No reason why you can’t experiment as you see fit, but this would depart from what makes a dynamically typed scripting language useful (i.e. parsimonious and flexible) for me.
You can certainly remove the notion of a generic nil to mitigate typing errors, but in a lot of real world (note not “all") cases you may end up replacing nil with explicit type-specific sentinel values or option types that have similar semantics. For example replacing
nullable_list ::= nil | list_element list
list ::= empty_list | list_element list
does that. We will no longer confuse an empty list with a variable of another type which is inadvertently set to nil.
However even an option type or sentinel still gives as a “variable that can not even be read” except by understanding that it represents an empty list but it is not more complex than enforcing nullability by strict normalisation of active variables by scope (which is what I presume you mean by “not possible to have nil errors”, and is easier for program analysis.
But we’ve left behind dynamic typing or implemented a static typing system on top of a dynamic typing system at this point, or required that we normalise code blocks depending on what non-nullable variables they require, which again for my use cases (note not necessarily yours) would make things quite verbose.
I couldn’t really disagree more with this - in the most general case of an array.indexof method, for example, not found can be (note not "always is") an expected result not an exception case, and a generic library probably has some form of that call which indicates this case with an explicit option type, or a success/failure return which has the same effect as an option type, or by a sentinel value (representing a non-reference) which requires comparison specific to the type (and possibly the container instance). You will still have errors if you don’t handle those correctly, and if you do use exceptions, you are simply allowing the error to propagate to a potentially unrelated part of the program but at runtime (note not necessarily in your test cases).There may be a particular implementation for which “not found” violates an assertion which should be true and of course an exception may be suitable then.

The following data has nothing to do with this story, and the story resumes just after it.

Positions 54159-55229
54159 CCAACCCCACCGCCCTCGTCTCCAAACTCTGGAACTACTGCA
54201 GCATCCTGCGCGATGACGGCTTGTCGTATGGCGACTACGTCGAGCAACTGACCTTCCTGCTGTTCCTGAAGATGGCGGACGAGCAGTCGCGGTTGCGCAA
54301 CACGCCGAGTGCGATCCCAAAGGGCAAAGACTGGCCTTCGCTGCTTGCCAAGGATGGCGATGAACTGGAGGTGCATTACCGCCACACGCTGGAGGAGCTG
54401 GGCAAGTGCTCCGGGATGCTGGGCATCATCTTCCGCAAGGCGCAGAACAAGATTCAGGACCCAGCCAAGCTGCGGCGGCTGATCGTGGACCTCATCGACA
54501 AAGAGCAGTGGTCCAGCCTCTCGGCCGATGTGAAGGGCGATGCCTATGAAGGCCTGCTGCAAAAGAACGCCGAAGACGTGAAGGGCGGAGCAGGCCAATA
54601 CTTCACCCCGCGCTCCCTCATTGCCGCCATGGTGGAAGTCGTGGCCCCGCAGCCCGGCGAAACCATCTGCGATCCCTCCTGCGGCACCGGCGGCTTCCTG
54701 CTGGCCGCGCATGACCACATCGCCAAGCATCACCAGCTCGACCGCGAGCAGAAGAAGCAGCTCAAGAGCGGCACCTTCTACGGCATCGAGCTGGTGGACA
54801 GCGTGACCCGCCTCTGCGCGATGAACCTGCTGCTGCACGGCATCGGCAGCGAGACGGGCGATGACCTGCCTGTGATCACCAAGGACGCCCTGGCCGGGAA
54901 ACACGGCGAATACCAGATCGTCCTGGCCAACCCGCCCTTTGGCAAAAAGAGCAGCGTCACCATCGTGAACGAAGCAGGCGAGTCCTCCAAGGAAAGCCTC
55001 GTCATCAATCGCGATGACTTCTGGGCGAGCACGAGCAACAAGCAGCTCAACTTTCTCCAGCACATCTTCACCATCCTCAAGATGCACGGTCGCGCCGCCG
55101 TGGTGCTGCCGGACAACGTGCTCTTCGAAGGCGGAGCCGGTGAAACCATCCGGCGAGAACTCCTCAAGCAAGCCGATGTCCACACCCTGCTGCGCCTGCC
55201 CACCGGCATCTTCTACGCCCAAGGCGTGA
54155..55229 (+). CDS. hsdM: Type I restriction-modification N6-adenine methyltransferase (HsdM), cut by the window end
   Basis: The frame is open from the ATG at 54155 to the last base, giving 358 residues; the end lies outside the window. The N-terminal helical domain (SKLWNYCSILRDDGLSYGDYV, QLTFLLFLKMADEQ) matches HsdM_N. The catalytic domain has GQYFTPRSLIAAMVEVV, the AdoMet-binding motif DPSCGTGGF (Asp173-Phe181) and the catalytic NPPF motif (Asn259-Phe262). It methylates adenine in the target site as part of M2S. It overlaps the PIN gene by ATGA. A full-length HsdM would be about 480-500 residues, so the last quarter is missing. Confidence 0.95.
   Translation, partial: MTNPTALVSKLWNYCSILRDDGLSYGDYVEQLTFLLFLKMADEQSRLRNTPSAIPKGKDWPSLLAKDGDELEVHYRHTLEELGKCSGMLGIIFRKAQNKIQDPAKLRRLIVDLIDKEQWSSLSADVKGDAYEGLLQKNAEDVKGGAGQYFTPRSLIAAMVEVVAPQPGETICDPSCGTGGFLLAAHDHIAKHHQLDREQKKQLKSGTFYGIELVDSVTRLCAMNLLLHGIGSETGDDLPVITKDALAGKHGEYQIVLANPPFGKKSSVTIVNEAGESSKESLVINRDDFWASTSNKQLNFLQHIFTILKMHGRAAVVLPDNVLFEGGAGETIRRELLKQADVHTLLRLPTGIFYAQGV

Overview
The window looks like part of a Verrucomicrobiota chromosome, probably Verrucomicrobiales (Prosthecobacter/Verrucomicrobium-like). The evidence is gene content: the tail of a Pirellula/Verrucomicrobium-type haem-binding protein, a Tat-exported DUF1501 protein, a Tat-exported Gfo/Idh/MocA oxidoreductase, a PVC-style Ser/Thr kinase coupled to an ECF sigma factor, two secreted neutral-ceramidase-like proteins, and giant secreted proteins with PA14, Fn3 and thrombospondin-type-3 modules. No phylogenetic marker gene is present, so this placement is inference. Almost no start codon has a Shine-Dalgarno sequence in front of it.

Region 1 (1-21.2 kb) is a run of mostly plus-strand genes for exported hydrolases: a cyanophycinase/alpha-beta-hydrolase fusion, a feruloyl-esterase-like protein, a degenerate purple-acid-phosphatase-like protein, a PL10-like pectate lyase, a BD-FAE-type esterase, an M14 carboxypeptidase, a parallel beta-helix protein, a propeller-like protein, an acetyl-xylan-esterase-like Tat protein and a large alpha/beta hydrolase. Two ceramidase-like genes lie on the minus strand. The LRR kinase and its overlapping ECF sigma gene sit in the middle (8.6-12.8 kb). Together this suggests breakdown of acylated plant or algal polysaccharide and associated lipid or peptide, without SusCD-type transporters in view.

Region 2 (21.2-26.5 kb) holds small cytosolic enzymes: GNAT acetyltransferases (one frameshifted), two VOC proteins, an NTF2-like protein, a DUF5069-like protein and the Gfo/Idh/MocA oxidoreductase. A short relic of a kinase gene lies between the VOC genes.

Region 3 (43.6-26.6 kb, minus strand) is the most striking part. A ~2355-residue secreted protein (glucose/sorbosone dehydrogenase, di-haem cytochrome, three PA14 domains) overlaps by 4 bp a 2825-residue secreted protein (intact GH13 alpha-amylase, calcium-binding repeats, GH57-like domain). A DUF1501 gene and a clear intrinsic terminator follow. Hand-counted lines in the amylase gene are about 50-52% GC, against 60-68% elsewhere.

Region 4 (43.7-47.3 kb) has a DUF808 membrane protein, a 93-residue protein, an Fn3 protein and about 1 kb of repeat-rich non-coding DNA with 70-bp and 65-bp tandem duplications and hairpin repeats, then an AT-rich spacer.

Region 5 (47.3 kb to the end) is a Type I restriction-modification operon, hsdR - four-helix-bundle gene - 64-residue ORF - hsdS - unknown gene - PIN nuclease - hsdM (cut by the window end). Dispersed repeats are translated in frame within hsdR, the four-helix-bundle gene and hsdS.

You should also look more closely at languages like C - the “null pointer” constant need not translate to a literal pointer value of 0 even if it often does. It’s not really helpful to compare an abstract description of one language geared towards certain things with mere facts about implementations of other languages that are decidedly targeted at different problems.